When I got the call Saturday morning that Eleck had died I was shaken. Surely it couldn’t be. I asked the State Trooper to spell his name to me just to be sure I was hearing correctly. “Not Eleck,” I thought. I wanted answers, explanations, reasons. The nagging question that grips many is this: If God is good and powerful, how could he allow Eleck to die? Why?

It’s a legitimate question. I don’t fault you for asking. At times like these I sometimes have more questions than answers. But I still trust God and I want you to know why.

I still trust God because…

  • He unconditionally loves me.  In Genesis 15 God made a covenant with Abraham.  It’s a gruesome scene.  Abraham took a cow, a goat and a ram, cut them each into two pieces and lay them on the ground.  Believe it or not this wasn’t unusual in Abraham’s day.  This is how kings made agreements between one another.  The weaker king would walk between the pieces of the animals and say to the stronger king, “May it be done to me as has been done to these animals if I break this covenant.”  So you would expect Abraham to walk between the pieces of animals and declare his undying allegiance to God.  He didn’t!  He fell asleep and a boiling pot and a torch passed between the pieces, representing God!  What was God saying? “May it be done to me as has been done to these animals if I break this agreement?”  No.  God cannot lie.  He would never break this agreement.  God was saying, “May it be done to me as has been done to these animals if you break this agreement.”  Did Abraham break it?  Of course!  And God carried through with his promise.  Romans 5:6 says, “For while we were still weak, at the right time Christ died for the ungodly.”  I still trust God because He kept his promise to Abraham by dying on the cross for Abraham’s sin.  I still trust God because, while I was ungodly, He died for me. He loves me.
  • He sacrificially loves me.  In his book, Reason for God, Tim Keller talks about the unique nature of Jesus’ suffering.  Many martyrs have marched valiantly to their deaths. Jesus cowered under the weight of his impending crucifixion.   “He began to be deeply distressed and troubled” saying, “My soul is overwhelmed with sorrow to the point of death.”  (Mark 14:33-34)  Why?  Jesus was not simply encountering the physical pain of suffering–he was carrying the weight of my sin.  His suffering caused him, for a period, to be separated from His Father.  His cry from the cross was, “My God, my God, why have you forsaken me?”  He not only sacrificed his life, but his good standing before His father so that I could have life. Again, Keller says, “He had to pay for our sins so that someday he can end evil and suffering without ending us.”  He loves me.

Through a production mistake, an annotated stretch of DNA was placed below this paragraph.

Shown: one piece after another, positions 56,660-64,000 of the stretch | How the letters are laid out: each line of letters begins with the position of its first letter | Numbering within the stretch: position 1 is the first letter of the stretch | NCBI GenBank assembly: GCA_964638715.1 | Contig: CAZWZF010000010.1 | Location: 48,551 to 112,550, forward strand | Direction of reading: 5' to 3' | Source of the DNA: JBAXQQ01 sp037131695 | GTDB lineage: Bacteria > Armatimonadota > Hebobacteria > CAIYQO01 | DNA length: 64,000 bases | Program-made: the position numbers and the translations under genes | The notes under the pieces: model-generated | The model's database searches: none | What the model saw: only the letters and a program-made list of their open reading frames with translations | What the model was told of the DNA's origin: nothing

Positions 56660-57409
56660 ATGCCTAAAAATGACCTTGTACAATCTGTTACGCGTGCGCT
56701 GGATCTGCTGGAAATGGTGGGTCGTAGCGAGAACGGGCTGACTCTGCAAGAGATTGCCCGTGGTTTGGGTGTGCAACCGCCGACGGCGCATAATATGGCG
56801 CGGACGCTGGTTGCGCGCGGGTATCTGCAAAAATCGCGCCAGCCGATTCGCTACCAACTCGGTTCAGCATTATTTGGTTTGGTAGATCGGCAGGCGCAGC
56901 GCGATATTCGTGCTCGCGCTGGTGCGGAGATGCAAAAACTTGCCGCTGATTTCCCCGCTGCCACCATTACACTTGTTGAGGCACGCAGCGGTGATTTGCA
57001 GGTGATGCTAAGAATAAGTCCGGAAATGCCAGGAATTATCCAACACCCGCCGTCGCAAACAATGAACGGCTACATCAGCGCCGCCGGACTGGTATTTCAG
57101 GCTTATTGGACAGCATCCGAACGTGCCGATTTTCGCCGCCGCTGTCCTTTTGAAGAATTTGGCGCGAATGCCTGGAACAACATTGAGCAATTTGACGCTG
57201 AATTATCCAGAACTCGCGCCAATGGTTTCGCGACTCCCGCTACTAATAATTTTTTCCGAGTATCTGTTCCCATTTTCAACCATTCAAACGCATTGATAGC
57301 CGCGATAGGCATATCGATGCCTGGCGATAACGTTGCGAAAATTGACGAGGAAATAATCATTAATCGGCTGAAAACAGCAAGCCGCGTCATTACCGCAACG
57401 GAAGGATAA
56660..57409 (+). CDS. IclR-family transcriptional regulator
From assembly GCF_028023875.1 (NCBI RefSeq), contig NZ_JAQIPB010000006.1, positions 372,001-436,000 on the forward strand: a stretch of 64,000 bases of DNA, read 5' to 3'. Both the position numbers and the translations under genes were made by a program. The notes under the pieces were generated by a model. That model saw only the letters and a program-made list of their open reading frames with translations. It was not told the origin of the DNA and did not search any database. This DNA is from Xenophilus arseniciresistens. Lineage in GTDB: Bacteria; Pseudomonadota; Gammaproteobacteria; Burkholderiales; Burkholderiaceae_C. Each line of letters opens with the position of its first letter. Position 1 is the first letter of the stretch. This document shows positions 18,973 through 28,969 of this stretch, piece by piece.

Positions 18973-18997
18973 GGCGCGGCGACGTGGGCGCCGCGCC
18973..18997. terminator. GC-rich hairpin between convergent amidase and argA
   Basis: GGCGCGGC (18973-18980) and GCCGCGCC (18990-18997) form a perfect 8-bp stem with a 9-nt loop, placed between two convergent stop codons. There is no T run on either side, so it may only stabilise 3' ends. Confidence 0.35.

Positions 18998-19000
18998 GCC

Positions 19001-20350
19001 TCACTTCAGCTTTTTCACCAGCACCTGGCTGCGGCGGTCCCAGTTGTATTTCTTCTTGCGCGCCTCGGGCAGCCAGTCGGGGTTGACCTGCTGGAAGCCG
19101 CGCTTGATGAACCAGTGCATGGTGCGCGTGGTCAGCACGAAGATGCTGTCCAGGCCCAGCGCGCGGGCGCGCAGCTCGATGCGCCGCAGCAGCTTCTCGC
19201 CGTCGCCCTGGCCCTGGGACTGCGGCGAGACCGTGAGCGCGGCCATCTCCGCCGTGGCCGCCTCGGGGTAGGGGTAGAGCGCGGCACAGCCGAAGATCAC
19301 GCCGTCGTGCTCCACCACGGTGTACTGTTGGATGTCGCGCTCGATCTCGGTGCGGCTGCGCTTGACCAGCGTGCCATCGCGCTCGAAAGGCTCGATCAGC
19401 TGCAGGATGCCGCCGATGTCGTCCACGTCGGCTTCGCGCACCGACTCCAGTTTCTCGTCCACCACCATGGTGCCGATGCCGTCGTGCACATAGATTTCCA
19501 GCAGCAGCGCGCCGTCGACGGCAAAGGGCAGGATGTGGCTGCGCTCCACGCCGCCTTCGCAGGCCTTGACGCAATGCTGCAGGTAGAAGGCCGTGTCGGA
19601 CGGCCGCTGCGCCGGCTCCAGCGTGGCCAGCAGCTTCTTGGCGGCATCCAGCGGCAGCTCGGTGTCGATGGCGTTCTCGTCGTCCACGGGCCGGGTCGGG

•  He sees me as I will be, not as I am.  I’m often tricked into thinking that I’m living my best life now, that things couldn’t get any better.  On really good days I sometimes think, “It doesn’t get any better than this.”  And I’m wrong.  As beautiful as a fall day is, it pales in comparison to the unhindered beauty of heaven.  As vivid as the bright orange on the maple trees is, its color is muted by the early frost.  When I feel I’m getting it most right, I’m not even close to getting it right.  I struggle with wrong motives and thoughts that others never see.  God sees them.  And the resurrection of Jesus is proof that I won’t always be like I am now.  Paul said in 1 Corinthians 15:42-43, “So it is with the resurrection of the dead.  What is sown is perishable; what is raised is imperishable.  It is sown in dishonor; it is raised in glory.  It is sown in weakness; it is raised in power.” I am not who I was, but I am not who I will be.

I miss Eleck.  I love the Eleck I knew here.  However, the Eleck I knew here is a mere reflection of the Eleck I will see one day.  I saw Eleck in moments of glory…one day I’ll see Eleck in all of glory.

The reason I will be able to see Eleck is because God is good (He died) and powerful (He raised Jesus from the dead).

He loves me.  I still trust Him.


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